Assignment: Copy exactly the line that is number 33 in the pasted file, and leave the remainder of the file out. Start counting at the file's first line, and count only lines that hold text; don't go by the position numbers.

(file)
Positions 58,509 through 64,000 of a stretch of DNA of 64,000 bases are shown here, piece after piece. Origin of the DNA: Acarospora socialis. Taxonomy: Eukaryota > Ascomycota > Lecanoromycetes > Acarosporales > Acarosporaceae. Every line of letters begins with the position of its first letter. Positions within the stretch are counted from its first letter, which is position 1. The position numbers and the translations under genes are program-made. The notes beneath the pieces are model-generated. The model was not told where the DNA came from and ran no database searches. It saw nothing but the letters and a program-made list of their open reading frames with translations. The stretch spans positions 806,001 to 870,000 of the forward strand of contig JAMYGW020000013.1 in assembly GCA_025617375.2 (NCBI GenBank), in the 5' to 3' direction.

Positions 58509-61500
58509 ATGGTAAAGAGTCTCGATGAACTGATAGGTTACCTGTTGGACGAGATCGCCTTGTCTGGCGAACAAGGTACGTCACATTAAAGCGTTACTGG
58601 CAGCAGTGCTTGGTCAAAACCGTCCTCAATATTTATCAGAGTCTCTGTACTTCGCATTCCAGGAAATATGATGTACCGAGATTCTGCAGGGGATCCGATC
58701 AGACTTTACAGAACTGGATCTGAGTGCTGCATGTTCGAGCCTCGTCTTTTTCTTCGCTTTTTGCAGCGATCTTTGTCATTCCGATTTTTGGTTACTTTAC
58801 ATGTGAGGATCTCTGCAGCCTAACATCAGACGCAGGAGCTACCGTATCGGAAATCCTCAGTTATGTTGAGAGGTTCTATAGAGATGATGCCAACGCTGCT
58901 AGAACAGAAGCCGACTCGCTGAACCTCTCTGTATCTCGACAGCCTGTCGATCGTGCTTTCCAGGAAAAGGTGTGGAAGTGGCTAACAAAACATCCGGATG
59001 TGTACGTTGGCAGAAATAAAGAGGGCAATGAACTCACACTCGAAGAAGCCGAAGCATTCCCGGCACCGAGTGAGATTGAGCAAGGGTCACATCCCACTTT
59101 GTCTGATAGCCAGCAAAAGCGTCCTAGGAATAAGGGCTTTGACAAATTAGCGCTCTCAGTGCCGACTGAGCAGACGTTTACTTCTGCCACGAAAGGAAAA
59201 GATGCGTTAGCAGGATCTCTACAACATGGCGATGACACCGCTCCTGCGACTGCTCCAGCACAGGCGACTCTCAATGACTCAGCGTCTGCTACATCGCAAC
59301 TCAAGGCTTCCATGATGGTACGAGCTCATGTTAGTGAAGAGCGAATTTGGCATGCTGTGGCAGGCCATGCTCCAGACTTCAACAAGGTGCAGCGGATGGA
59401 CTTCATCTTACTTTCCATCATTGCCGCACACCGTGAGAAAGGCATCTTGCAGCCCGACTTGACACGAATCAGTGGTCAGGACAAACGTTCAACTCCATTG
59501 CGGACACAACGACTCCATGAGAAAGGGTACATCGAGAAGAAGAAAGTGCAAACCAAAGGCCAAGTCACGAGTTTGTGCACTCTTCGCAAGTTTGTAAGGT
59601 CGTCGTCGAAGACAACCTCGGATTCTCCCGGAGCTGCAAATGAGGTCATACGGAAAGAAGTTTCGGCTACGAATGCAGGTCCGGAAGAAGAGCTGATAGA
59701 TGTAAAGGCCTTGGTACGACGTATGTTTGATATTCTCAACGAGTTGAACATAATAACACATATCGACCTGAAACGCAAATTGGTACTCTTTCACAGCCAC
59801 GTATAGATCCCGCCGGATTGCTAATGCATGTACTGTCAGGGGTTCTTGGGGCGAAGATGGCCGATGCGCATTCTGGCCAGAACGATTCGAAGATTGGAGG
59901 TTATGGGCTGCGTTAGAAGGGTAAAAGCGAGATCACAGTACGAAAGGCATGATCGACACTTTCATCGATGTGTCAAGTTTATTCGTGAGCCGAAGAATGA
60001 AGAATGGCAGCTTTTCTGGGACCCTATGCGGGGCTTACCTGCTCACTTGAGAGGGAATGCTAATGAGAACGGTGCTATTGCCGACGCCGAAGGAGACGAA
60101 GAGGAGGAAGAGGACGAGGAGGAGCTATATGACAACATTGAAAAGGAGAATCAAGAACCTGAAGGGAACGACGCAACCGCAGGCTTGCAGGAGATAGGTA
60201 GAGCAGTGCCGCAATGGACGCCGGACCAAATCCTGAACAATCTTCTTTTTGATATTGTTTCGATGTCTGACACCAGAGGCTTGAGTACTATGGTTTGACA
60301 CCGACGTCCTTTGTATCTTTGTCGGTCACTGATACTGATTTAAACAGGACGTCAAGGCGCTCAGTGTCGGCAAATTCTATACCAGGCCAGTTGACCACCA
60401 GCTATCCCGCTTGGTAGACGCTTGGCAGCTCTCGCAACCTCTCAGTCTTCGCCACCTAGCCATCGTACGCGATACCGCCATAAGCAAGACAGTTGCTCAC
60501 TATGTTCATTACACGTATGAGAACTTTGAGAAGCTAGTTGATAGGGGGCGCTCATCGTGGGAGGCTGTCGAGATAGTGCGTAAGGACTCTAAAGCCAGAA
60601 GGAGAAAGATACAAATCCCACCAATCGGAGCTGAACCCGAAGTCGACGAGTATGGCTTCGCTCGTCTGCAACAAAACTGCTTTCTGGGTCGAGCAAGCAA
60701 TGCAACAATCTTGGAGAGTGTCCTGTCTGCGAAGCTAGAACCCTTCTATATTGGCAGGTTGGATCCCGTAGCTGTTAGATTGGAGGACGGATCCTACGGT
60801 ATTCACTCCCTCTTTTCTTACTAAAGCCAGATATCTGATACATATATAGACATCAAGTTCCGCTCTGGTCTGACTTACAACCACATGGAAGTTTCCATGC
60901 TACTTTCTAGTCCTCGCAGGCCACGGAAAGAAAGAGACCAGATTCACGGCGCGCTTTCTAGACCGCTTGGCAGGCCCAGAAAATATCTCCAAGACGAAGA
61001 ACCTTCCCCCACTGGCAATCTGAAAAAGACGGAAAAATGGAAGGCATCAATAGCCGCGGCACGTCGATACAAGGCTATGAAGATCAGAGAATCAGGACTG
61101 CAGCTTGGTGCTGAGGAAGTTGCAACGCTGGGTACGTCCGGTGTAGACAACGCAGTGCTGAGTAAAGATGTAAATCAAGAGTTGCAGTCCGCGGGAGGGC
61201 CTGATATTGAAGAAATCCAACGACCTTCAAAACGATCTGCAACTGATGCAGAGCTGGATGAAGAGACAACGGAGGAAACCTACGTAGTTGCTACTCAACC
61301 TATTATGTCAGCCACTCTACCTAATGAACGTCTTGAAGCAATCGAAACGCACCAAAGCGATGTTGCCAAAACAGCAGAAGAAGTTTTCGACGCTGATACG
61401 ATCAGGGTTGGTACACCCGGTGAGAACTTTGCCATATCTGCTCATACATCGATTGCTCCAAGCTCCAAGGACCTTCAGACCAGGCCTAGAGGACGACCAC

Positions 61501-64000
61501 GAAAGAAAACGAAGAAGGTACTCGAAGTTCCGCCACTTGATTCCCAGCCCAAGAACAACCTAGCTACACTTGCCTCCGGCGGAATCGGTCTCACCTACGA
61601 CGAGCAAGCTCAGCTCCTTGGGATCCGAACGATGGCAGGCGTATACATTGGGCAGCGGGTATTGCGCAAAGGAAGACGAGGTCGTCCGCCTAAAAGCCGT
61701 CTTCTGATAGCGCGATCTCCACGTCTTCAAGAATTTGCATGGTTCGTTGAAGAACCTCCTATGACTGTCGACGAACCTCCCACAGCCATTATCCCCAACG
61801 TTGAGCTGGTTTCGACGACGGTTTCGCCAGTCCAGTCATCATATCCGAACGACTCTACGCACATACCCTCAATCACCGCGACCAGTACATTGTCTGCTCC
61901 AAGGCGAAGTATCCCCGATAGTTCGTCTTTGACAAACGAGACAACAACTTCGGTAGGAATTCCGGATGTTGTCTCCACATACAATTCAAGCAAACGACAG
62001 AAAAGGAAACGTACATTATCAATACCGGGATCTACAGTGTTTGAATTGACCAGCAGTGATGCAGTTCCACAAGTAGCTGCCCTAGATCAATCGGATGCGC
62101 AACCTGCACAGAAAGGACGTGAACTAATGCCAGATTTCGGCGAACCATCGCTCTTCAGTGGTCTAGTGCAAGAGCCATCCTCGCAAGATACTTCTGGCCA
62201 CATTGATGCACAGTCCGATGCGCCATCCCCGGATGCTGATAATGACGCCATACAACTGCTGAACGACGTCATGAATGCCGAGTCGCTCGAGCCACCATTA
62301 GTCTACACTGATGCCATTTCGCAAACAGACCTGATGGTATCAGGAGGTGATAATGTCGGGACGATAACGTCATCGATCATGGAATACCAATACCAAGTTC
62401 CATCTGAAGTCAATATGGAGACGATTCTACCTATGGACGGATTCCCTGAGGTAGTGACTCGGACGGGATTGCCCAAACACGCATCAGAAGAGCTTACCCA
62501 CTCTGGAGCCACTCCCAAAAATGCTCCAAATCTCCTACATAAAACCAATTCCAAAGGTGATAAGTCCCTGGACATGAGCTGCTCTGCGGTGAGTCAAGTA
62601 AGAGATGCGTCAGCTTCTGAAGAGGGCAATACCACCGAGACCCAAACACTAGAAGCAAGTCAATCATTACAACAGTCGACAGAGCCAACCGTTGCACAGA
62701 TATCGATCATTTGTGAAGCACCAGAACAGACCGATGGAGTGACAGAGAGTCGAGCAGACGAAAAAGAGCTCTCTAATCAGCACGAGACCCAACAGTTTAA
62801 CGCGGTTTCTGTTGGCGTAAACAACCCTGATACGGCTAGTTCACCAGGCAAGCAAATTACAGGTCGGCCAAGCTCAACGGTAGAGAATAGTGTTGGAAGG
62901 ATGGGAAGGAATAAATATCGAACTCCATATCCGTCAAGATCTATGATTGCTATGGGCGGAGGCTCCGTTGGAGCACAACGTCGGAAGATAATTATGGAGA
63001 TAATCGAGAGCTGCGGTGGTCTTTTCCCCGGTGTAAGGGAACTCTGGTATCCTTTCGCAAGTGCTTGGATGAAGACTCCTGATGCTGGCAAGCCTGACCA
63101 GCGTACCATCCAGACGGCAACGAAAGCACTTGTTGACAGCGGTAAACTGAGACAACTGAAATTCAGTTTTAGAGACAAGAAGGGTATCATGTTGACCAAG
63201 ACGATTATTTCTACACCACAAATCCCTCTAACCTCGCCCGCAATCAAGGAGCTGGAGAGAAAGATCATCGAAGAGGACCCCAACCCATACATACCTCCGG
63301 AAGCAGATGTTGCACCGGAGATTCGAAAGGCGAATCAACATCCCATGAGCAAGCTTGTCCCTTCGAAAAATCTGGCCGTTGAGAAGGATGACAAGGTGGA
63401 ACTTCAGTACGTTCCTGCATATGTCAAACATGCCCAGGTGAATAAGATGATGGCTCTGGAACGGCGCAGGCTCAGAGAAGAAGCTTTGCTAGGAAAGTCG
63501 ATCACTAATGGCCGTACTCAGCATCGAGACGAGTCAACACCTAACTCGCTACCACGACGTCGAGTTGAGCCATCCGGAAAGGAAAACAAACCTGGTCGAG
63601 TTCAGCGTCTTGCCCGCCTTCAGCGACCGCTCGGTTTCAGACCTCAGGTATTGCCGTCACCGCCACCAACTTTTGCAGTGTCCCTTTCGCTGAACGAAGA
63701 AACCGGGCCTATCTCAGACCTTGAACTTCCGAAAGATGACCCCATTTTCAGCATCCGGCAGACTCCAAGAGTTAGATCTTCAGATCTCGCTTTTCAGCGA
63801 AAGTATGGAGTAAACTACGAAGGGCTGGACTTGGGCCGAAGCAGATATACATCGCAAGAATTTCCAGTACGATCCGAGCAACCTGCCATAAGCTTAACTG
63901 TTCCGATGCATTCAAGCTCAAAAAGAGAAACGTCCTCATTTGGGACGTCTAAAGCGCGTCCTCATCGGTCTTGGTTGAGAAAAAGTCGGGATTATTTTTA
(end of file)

Positions 61501-64000